Success at The Citadel
See if you can spot me in these three videos about The Citadel Experience...
The videos I created on YouTube explaining the concepts of the Enlightenment have gotten a significantly higher number of views than I could have ever hoped or dreamed! Several thousand views later, and it seems that short videos to help students review information as part of a pre-lesson introduction or post-lesson assessment are very helpful to teachers.
As a result, I would like to announce a Patreon page so that you can help fund and support these videos!
While writing lesson plans on the Enlightenment for one of my education classes, I was browsing through YouTube trying to find a video to succinctly explain the definition of an "Absolute Monarchy." I couldn't find any that fit my parameters, so I decided to just make one myself. Then I figured, "Why stop there?" and made several more videos illustrating the basic topics I needed illustrated. These are only meant as brief overviews as many of the topics are oversimplified, but they should suffice to give students basic background knowledge or introduce them to a topic.
When I was at Oxford, I wrote eight papers for my tutorial on "Comparative Education," looking at major themes in education across the globe. Two of them were on achievement gaps and affirmative action, problems which oftentimes receive the most focus in the public spotlight, and I submitted them to the Gold Star Journal (along with some photographs).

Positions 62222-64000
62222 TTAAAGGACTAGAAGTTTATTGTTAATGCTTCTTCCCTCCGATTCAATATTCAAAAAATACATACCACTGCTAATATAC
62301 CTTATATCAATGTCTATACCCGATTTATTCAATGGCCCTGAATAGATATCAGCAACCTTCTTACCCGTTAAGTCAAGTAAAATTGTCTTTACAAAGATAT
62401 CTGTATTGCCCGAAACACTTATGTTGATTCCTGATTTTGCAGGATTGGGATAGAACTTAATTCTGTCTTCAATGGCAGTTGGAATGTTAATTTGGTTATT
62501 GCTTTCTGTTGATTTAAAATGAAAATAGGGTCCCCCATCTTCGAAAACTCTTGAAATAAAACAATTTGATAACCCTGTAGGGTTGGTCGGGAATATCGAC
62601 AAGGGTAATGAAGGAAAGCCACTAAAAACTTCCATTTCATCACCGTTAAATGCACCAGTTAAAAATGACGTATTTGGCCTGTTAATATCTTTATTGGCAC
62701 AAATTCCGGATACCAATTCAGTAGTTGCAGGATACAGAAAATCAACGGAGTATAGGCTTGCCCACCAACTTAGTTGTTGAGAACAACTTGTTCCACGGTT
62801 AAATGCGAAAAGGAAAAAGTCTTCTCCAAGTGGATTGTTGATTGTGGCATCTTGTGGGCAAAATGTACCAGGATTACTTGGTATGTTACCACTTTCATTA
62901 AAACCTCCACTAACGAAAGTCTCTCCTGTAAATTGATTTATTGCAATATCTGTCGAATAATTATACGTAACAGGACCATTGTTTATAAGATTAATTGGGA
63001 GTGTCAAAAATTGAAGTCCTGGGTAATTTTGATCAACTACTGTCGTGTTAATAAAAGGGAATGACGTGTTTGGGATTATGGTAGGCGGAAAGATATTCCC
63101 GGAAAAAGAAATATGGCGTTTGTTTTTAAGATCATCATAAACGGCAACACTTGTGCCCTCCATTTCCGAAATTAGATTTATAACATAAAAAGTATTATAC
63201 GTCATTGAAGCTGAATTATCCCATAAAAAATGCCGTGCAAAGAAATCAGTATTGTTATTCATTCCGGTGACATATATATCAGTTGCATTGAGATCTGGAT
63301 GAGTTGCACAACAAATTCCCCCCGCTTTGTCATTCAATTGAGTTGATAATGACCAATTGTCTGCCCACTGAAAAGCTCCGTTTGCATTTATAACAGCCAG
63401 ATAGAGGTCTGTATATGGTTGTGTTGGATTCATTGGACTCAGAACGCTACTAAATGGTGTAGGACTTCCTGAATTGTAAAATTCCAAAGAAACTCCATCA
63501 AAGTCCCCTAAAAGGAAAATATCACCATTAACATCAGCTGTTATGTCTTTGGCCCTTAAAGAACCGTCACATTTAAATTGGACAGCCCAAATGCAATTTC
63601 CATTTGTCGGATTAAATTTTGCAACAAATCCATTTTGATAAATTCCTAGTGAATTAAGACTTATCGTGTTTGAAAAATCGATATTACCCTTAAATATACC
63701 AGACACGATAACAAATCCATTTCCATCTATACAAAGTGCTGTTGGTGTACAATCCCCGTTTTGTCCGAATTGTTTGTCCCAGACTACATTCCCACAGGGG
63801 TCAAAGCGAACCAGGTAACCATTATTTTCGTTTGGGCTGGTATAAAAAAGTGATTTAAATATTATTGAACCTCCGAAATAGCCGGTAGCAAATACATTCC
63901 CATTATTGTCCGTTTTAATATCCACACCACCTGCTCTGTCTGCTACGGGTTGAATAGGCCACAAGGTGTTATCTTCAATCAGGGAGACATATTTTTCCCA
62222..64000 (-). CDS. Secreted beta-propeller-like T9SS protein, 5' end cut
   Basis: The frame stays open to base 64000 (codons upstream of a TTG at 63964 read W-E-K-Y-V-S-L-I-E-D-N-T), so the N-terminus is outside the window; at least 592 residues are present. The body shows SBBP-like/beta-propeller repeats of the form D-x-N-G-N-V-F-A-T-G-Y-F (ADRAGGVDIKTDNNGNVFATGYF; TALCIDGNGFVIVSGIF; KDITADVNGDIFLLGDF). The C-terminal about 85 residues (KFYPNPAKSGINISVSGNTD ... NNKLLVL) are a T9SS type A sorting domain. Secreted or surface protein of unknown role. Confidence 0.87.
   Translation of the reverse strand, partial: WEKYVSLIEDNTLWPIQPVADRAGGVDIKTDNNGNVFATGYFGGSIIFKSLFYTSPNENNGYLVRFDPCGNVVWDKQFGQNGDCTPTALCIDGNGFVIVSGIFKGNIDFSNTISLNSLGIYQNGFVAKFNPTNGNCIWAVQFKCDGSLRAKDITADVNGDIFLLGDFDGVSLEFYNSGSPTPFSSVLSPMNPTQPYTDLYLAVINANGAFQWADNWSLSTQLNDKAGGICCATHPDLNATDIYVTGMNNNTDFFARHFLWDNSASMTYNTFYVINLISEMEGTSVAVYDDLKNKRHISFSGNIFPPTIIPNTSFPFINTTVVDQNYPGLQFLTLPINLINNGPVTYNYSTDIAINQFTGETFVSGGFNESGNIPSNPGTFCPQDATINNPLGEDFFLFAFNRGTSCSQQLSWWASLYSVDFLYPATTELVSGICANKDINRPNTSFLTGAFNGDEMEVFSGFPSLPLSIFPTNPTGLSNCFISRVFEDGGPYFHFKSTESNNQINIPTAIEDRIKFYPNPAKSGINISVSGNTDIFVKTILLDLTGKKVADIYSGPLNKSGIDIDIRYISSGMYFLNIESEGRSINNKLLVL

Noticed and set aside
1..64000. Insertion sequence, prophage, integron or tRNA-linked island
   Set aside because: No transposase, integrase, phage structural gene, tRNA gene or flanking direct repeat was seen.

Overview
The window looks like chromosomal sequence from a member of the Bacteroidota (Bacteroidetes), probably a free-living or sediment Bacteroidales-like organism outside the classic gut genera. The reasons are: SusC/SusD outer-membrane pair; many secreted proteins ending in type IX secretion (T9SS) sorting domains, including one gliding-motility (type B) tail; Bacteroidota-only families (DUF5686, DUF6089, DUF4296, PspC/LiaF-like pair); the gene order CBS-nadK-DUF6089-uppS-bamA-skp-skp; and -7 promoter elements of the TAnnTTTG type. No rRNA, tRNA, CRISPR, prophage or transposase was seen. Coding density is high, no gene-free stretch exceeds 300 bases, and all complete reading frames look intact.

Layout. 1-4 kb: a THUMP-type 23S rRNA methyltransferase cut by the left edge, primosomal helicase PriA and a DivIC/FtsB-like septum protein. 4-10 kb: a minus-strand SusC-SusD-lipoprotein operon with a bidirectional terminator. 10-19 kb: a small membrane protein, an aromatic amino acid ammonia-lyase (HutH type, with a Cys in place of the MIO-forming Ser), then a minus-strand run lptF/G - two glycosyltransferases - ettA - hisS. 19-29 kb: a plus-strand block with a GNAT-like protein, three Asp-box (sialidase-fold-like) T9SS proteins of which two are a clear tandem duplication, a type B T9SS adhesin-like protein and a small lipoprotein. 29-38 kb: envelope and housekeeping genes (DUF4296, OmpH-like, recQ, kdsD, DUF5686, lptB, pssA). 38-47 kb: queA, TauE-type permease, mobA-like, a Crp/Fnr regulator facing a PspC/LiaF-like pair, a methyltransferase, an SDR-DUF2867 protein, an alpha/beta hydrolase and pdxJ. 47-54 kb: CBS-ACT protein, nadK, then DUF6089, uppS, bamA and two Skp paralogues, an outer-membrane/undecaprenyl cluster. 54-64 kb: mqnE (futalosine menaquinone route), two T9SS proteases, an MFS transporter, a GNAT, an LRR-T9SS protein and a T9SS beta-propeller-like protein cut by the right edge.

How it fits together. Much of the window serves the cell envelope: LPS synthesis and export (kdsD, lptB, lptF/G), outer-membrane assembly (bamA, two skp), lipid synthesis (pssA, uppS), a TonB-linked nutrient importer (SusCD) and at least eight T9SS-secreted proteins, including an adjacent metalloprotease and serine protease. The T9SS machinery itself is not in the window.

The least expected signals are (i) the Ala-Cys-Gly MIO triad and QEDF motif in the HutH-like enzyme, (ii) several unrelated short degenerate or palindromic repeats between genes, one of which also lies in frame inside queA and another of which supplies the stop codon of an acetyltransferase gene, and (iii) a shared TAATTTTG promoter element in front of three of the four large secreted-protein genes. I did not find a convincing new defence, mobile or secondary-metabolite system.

My papers were accepted (as a combined paper), and all of the photos in the 2015 Gold Star Journal are mine! You can see the paper on page 12 of the PDF, and the photos throughout.
Education often does not receive as much publicity as other issues in the public eye, but education concerns tend to divide the country. Achievement gaps among genders, races, and socioeconomic strata are often not discussed but are at the heart of many of our nation’s issues, from unemployment numbers to average salary and overall quality of life. Affirmative action, favoring students with a certain feature, characteristic, or situation in college placement, is a controversial way to fill quotas in incoming college classes in an attempt to close achievement gaps. Can we close achievement gaps by catering to a “lowest-common denominator” in classes? Is affirmative action an ethical and effective way to eliminate achievement gaps?
I had the great opportunity to speak at the National Youth-At-Risk Conference in Savannah, GA on March 3, 2015. The Citadel's Zucker Family School of Education is dedicated to the Charleston-area community, specifically in helping the schools in the area.
Myself and three other cadet mentors were able to "Mentor Partnerships Between Colleges and K-12 Schools: Perspectives from College Students Who Mentor". I also attended sessions entitled "Bullying and Zero Tolerance Policies: The School to Prison Pipeline" and "Motivating 'At-Risk' Youth: It's Possible!" which provided me with a lot of great resources and tips (I may write a post about each of them later).
Our presentation focused on the relationships The Citadel has with local elementary and middle schools, particularly regarding one-on-one and small group mentoring. Below is the embedded PowerPoint presentation.
I wholeheartedly believe it is a college/university's obligation to give back to the communities from which its students come and in which it resides. This can be a crucial determiner of a student's achievement: all too often, students fail simply because they do not believe they can succeed. Giving them college student mentors lets students see themselves in college and higher education, and achieving the goals which they set for themselves. Many students (regardless of background) also feel as though they have no one to talk to, and developing appropriate and individual relationships with said students can be invaluable towards increasing their motivation and achievement.